Creative Child

Parenting: Ways to Give the Gift of Time this Holiday

by Deborah Song on Nov 13th, 2014

Nothing says I like you like spending time with someone. And yet, parents and children are finding it increasingly challenging to spend time together because of modern demands. In a survey that polled 2,000 parents, families were found to spend 36 minutes a day on average during the weekday and less than 8 hours a week total together. While it’s tough to find time amidst juggling work, school, house chores and other commitments, the holidays are an optimal time to engage in real quality time. The kind that involves eye contact and dialogue, not simply sitting in the same room together, breathing the same air. Here are five parenting tips on making the most of your time together this holiday season.

1. Turn off electronics.

Seven in 10 families spend what little time they have together in front of the TV, according to research. The best place to start if you want to spend the real quality time is to turn off the TV, shut off your computer, and silence your phone for an hour or two. And engage in family activities like taking a walk (weather permitting), wrapping and making presents, baking cookies or playing board games while sipping hot cocoa.


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2. Leave the house.

For those of us who have overdeveloped email trigger fingers, the temptation to be on our laptops may be too great. In which case, leave the premises and take the kids somewhere like the park, library or museum. Even more optimal, consider going on a family vacation. Even a local staycation has the miraculous ability to distance the mind from everyday hassles and focus on the family. According to research, 50 percent of parents admitted the only real time families got to spend time together was when they went on vacation away from the distractions of home.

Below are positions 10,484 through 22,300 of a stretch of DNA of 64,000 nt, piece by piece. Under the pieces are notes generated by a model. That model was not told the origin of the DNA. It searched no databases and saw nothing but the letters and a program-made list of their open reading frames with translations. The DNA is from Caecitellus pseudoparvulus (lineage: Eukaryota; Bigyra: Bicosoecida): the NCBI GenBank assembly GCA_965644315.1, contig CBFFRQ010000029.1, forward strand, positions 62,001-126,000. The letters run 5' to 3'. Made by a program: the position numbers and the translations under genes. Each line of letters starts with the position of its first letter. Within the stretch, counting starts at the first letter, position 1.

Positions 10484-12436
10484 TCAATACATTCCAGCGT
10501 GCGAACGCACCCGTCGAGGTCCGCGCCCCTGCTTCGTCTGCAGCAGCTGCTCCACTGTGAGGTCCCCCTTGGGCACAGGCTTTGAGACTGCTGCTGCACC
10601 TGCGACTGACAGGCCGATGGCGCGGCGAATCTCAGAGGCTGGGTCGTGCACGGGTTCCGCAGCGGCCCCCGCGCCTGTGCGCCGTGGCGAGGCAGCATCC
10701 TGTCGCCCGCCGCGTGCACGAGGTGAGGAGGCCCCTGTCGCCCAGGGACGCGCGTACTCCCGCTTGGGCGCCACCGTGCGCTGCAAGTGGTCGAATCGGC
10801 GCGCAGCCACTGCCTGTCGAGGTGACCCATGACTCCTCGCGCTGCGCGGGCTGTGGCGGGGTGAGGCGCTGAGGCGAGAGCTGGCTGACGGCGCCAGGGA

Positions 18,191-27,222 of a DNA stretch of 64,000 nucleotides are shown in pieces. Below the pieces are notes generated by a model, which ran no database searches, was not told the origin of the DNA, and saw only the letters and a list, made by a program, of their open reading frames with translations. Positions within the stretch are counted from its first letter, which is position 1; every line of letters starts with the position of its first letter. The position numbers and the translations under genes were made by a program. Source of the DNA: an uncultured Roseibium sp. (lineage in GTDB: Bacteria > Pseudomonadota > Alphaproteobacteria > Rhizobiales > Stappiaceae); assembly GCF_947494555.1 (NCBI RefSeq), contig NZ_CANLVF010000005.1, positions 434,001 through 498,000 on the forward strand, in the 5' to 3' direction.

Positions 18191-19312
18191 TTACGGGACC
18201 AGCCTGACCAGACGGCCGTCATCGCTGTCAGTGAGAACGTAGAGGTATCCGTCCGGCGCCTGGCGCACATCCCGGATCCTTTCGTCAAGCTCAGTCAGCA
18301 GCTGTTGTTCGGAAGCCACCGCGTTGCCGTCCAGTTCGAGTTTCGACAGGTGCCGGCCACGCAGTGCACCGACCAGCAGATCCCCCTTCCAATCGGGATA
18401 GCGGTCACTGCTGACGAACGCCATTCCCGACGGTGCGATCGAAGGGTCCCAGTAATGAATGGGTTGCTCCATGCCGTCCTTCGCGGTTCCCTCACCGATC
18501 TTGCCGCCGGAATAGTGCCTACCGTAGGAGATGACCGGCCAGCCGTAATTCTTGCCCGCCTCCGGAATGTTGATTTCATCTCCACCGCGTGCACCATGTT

3. Visit extended family.

The holidays are not only a time to spend with your kids but extended family as well. Increasingly, multiple generations of families spend less time together with an average of just six visits a year. Visiting relatives can also be a great excuse to get away.

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4. Develop family traditions.

Find an activity that your family can revisit year after year and make that your go-to staple for establishing a pattern for quality time. Growing up, a time-honored tradition for my family was putting up the Christmas tree or going to the mountains and playing with snow. Traditions are great because children like repetition. It gives them a sense of security. By establishing a family tradition, your child can have something he can predict and look forward to.

5. Rest.

Try to figure out a way this holiday season to take some time for yourself and recoup. Remember, happy parent, happy home. So pencil in some time to catch up on some z’s, read a book or watch a movie. This way, you can engage your children and family better.

 Want some other holiday activities for your family?

 

Deborah Song is a Los Angeles-based writer and the mother of two girls. She received her master’s in journalism from New York University and writes about parenting, business and kid entrepreneurship. You can read more of her work at lemonadepost.com.

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